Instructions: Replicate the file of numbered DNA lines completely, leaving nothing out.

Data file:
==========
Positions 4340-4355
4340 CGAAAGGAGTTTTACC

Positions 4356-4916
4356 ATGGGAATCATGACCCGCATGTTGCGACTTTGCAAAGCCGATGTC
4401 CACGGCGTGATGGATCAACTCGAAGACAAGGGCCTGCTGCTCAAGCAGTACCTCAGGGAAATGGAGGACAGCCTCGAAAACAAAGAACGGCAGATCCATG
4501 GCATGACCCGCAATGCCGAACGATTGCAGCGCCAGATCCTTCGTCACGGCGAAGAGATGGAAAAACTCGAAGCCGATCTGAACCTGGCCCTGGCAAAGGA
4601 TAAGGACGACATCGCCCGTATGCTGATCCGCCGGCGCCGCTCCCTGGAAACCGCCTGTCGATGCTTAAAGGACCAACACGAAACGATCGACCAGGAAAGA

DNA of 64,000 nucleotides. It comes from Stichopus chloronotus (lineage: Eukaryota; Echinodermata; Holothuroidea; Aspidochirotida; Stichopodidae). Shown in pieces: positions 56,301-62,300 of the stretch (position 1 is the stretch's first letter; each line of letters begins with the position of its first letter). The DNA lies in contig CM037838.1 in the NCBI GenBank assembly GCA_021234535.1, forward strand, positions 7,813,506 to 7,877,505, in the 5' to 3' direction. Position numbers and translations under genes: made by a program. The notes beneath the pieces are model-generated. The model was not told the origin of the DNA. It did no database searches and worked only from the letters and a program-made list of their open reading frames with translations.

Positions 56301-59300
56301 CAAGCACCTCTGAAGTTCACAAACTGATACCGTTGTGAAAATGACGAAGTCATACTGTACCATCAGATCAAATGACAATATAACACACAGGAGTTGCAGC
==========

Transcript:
Positions 4340-4355
4340 CGAAAGGAGTTTTACC

Positions 4356-4916
4356 ATGGGAATCATGACCCGCATGTTGCGACTTTGCAAAGCCGATGTC
4401 CACGGCGTGATGGATCAACTCGAAGACAAGGGCCTGCTGCTCAAGCAGTACCTCAGGGAAATGGAGGACAGCCTCGAAAACAAAGAACGGCAGATCCATG
4501 GCATGACCCGCAATGCCGAACGATTGCAGCGCCAGATCCTTCGTCACGGCGAAGAGATGGAAAAACTCGAAGCCGATCTGAACCTGGCCCTGGCAAAGGA
4601 TAAGGACGACATCGCCCGTATGCTGATCCGCCGGCGCCGCTCCCTGGAAACCGCCTGTCGATGCTTAAAGGACCAACACGAAACGATCGACCAGGAAAGA

DNA of 64,000 nucleotides. It comes from Stichopus chloronotus (lineage: Eukaryota; Echinodermata; Holothuroidea; Aspidochirotida; Stichopodidae). Shown in pieces: positions 56,301-62,300 of the stretch (position 1 is the stretch's first letter; each line of letters begins with the position of its first letter). The DNA lies in contig CM037838.1 in the NCBI GenBank assembly GCA_021234535.1, forward strand, positions 7,813,506 to 7,877,505, in the 5' to 3' direction. Position numbers and translations under genes: made by a program. The notes beneath the pieces are model-generated. The model was not told the origin of the DNA. It did no database searches and worked only from the letters and a program-made list of their open reading frames with translations.

Positions 56301-59300
56301 CAAGCACCTCTGAAGTTCACAAACTGATACCGTTGTGAAAATGACGAAGTCATACTGTACCATCAGATCAAATGACAATATAACACACAGGAGTTGCAGC